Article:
Other Minds

Other Minds

The Octopus, the Sea, and the Deep Origins of Consciousness

Book - 2016
Average Rating:
5
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"Peter Godfrey-Smith is a leading philosopher of science. He is also a scuba diver whose underwater videos of warring octopuses have attracted wide notice. In this book, he brings his parallel careers together to tell a bold new story of how nature became aware of itself. Mammals and birds are widely seen as the smartest creatures on earth. But one other branch of the tree of life has also sprouted surprising intelligence: the cephalopods, consisting of the squid, the cuttlefish, and above all the octopus. New research shows that these marvelous creatures display remarkable gifts. What does it mean that intelligence on earth has evolved not once but twice? And that the mind of the octopus is nonetheless so different from our own? Combining science and philosophy with firsthand accounts of his cephalopod encounters, Godfrey-Smith shows how primitive organisms bobbing in the ocean began sending signals to each other and how these early forms of communication gave rise to the advanced nervous systems that permit cephalopods to change colors and human beings to speak. By tracing the problem of consciousness back to its roots and comparing the human brain to its most alien and perhaps most remarkable animal relative, Godfrey-Smith's Other Minds sheds new light on one of our most abiding mysteries."--Goodreads.com summary.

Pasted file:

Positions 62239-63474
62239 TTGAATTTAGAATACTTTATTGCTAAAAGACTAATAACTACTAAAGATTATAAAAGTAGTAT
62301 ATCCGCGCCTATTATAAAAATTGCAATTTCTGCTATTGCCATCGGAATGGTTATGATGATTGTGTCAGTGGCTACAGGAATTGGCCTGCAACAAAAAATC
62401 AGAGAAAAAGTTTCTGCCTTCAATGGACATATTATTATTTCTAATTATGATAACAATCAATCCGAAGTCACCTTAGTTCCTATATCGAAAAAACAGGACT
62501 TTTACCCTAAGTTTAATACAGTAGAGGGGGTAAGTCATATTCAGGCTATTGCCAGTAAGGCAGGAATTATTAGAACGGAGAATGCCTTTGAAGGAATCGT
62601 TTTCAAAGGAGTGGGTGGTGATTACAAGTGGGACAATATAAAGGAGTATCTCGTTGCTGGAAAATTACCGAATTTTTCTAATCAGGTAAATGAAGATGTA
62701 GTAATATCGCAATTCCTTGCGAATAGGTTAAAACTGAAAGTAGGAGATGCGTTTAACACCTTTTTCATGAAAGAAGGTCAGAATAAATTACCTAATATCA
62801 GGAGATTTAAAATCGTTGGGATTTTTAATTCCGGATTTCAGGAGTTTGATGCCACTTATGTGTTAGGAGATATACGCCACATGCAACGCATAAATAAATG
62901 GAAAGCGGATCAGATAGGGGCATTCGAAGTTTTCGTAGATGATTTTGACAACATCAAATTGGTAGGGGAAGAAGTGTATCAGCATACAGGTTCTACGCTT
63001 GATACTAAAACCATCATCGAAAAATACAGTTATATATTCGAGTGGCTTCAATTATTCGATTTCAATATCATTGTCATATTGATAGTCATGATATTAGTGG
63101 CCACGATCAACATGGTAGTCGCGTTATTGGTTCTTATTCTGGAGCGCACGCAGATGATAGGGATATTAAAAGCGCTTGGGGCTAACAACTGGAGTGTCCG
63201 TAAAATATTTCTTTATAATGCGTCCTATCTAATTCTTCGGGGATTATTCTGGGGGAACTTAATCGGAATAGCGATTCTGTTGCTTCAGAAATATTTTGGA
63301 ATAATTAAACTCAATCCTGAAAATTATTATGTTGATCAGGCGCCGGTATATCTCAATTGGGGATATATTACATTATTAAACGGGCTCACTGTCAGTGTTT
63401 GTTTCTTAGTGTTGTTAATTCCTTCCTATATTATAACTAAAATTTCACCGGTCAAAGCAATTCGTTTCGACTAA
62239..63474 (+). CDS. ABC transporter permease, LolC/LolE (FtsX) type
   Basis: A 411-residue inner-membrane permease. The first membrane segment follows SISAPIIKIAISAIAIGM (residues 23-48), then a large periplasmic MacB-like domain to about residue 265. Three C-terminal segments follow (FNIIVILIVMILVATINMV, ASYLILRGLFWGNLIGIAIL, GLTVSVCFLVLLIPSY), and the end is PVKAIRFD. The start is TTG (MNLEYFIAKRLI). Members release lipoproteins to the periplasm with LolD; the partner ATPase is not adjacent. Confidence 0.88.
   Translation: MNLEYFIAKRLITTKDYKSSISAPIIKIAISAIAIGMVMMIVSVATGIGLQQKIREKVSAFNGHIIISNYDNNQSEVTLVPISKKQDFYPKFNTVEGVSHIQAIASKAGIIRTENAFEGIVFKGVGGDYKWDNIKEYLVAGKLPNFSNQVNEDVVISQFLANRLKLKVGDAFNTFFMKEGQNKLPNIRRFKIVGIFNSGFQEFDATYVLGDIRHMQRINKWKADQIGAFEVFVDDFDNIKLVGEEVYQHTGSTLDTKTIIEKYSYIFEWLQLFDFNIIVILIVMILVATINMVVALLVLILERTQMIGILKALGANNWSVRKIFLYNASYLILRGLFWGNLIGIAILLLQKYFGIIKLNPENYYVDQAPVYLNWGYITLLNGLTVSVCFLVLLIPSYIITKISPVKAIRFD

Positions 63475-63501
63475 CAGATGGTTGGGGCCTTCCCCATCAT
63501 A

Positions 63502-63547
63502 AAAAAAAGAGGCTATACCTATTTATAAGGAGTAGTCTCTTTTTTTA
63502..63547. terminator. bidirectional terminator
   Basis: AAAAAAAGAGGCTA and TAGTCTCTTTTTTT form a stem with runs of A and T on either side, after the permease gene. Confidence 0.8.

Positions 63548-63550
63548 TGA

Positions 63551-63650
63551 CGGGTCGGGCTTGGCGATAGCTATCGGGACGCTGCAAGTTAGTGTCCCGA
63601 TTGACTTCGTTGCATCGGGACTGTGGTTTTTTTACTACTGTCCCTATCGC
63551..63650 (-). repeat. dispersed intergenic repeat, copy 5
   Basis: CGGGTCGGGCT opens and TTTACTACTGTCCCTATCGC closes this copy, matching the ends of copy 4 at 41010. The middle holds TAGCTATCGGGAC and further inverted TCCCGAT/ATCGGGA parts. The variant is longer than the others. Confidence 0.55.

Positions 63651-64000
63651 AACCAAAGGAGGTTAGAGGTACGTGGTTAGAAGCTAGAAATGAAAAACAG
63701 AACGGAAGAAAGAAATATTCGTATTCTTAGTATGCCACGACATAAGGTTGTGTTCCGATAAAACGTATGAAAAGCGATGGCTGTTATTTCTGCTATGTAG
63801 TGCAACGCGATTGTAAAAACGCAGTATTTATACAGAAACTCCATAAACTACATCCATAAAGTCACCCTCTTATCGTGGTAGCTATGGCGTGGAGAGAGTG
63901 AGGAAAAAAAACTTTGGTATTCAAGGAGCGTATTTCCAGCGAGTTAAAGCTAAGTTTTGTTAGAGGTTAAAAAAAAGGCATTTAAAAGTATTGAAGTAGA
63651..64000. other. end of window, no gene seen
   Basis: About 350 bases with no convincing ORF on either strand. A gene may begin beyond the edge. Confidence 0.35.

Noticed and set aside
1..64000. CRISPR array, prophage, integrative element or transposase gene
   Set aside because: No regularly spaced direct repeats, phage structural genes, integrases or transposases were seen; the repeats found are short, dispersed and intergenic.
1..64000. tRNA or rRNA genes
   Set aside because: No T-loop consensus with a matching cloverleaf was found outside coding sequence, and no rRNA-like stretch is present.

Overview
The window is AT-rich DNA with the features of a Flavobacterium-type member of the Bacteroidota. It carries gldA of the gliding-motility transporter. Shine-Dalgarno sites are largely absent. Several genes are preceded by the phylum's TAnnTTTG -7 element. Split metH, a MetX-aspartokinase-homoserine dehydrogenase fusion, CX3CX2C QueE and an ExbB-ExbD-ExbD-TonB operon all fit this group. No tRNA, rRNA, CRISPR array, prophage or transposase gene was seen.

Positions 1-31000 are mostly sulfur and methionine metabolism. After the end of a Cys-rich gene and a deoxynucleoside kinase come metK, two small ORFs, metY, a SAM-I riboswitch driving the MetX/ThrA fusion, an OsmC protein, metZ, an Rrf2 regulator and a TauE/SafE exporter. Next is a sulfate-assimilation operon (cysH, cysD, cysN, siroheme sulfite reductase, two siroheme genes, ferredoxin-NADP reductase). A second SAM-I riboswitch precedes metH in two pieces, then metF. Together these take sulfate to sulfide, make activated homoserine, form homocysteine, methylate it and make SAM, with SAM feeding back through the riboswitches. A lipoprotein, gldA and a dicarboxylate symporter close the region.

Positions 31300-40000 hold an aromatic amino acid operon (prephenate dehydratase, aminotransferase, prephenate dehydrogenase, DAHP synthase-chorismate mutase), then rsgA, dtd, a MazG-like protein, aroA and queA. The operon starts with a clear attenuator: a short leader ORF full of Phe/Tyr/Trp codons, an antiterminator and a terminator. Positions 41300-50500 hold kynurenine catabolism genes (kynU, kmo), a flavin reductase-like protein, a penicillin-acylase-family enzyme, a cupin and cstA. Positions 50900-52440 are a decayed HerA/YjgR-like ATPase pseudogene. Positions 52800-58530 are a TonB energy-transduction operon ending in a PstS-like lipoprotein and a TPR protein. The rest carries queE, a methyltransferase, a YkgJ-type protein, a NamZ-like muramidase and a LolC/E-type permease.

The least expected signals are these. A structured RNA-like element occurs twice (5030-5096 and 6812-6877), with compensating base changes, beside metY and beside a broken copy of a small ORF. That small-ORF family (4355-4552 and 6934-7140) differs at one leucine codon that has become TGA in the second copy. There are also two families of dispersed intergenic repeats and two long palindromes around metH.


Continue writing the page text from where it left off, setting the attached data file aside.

Publisher: New York :, Farrar, Straus and Giroux,, 2016
Edition: First edition
ISBN: 9780374227760
0374227764
9780374537197
0374537194
Characteristics: x, 255 pages, [8] pages of plates : illustrations (some color) ; 22 cm

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staineai
Oct 24, 2017

Very interesting read! I wish he got a little bit more philosophical but otherwise it was an interesting overview of evolution and the basic mechanics of the mind.

k
kajeh
Sep 24, 2017

What is consciousness? Do animals have it? Given the title of the book and the fact that it is written by a philosopher you might expect some answers, or at least a lively philosophical discussion. Never happens. Hume is mentioned once, maybe twice. Descartes once, I think. Freud not at all. Most of the time I got the impression he was in a hurry to get back into his scuba gear and hang out with octopuses. Which is fine. If that's the kind of book you're looking for, this is it. He did a great job explaining octopus and cuttlefish behaviour. And he certainly convinced me they are really really smart. Intelligence, however, is not the same as consciousness and it seems he was uninterested or unaware of the distinction. So at the end of the day, having read the book, I am still no nearer an answer to a question that has intrigued me for years: Are animals conscious? 1 out of 5 on that score. As a book about animal behaviour, 4 out of 5. .

AL_ANNA Jul 28, 2017

Intelligence and consciousness evolved more than once on this planet. Cephalopods are evolution's only experiment in big brains outside of the vertebrates. They have self awareness with a distributed mind, which opens new horizons in our search for life in the universe. The underwater pictures of Octopolis are amazing.

SFPL_danielay Jul 27, 2017

An absolutely fascinating exploration of consciousness . Starting with the observation of complex octopus behavior, the author, a philosopher of science, explores what consciousness means and how it could have evolved not only once but several times in evolutionary history. If you are looking for a book about octopus behavior and their interactions with humans, this book might not completely satisfy you but if you are willing to follow Godfrey-Smith on his journey into the ocean and back in time, you are in for a treat.

JCLAmyF Feb 08, 2017

Absolutely fascinating look into the evolution of consciousness and self-awareness! What does it feel like to be a cuttlefish? How about an octopus? For that matter, what the heck does it feel like to be a human? Philosophy meets science meets fascinating creatures.

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